-With extreme gratitude can come extreme outrage. I think that too is part of what it means to be part of God’s family. Miracles show us that we are a people of endless need, and we have no power, control, or independence apart from the provision and grace of the God revealed in Jesus Christ. Miracles reveal that the family of God, the Church, are the people, the community, who learns what it means to be needy while not being in control. That knows the reality of abundance, without the luxury of guarantees. We are the crowds that come to Jesus in the middle of nowhere, parched, lonely, broken, grieving, starving, beggars one and all. Who say, “we have nothing to give you but our need for you. We do not always like our neediness. We do not always like your way of doing things. But we are hungry, and you are the Bread of Life” This is what it means to be the Church. We praise God together, we pray for one another, and we also ask these hard questions and lament. We are unafraid to be needy, and to need one another. Always together.
-I’d like to tell you one more story from my own crappy week. Like Jesus, I came to the end, weary and tired. My plane pulled into town, and I was ready to crash. Then a friend left me a message on my answering machine and said, “I know you are tired, but we’d really love you to be at the show tonight.” I ended up at the Stuart’s here – aka Shirley Delta Blow’s – variety drag show. During the course of the evening, Shirley herself told the delighted crowds about Rainbow Alley, a non-profit in Denver that provides shelter and guidance to LGBTQ youth. At one point, Shirley invited us to make an “It Gets Better” video to encourage queer youth to persevere in the face of persecution and pain. Breaking character and tearing up, she told the camera, “I don’t know who you are, but if you have not found a place that accepts and loves you, then come to Denver. We love you, and we will welcome you, and we will walk with you and give you a home.” While I am not gay, in my need, I heard myself being addressed by this message of invitation and hope. I needed to be with my family that night.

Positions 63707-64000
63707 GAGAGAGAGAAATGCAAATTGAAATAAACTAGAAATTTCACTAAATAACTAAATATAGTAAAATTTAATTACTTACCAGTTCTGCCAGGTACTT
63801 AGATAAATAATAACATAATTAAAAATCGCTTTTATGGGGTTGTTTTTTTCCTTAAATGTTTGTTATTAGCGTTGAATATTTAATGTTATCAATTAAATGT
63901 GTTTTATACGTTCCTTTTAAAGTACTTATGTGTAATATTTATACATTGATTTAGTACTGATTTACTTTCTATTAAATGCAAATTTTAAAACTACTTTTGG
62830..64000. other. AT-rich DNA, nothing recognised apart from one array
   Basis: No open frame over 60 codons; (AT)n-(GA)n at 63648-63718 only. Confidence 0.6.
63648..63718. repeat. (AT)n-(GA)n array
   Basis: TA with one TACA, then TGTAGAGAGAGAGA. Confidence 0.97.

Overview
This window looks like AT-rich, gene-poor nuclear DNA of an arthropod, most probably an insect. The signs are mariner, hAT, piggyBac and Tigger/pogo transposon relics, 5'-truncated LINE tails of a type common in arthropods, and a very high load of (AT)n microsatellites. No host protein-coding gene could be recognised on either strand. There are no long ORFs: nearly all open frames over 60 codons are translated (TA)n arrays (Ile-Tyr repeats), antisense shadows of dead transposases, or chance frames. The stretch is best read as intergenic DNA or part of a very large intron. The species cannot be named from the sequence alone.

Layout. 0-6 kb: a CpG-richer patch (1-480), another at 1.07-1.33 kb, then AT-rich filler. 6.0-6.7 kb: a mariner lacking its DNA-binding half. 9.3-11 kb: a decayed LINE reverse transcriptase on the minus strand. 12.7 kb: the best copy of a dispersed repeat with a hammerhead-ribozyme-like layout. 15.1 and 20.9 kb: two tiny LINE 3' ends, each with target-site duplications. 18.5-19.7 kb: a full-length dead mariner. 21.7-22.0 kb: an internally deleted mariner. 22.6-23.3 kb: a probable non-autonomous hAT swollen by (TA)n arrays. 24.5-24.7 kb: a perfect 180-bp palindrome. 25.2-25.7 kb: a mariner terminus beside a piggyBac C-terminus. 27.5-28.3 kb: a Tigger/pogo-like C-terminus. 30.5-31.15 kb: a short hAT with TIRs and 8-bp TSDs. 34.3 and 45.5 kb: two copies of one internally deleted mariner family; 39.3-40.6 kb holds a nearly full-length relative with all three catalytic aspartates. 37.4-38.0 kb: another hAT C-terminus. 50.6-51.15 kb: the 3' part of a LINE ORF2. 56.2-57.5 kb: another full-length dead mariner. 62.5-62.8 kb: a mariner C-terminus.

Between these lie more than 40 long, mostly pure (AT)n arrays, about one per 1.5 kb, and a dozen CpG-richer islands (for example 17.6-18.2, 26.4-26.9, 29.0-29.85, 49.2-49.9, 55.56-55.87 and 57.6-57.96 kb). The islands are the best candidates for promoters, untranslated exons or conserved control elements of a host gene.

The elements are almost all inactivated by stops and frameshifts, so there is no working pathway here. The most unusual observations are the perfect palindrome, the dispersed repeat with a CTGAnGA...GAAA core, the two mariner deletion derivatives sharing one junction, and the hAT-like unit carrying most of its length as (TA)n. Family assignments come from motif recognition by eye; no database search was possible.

-The Kingdom of God is like a Drag Queen telling the broken that “it gets better.” That there is a family of God waiting for you.
-As the family of God, as the Church that is God’s witness to the Kingdom, it is we ourselves who are the miracle. I will never forget, nor cease to praise God, for the miracle of Monday night. But when I do, I will not be able to do so without also remembering the one hundred emails in my inbox. I will remember that, just as Jesus took the meager offerings of his disciples – five loaves and two fish – and blessed them, and broke them, and gave them to his disciples to feed the people who first fed him, so too, Christ took you, blessed you, broke you, and gave you to us, us to you, and all of us together, to be bread for the hungry world. That out of nothing but need, God has created a community of abundance, has filled this community with His Holy Spirit, and has deigned to call this community the Body of His Son Jesus Christ. This family, this church, this Eucharist, is God’s answer to the cries of protest, and the deepest longings, of a needy, broken humanity
-The Kingdom of God is not like this. This is the Kingdom – the family - of God. When you share the peace – when you share in the feast – give thanks for the miracle you are. Amen.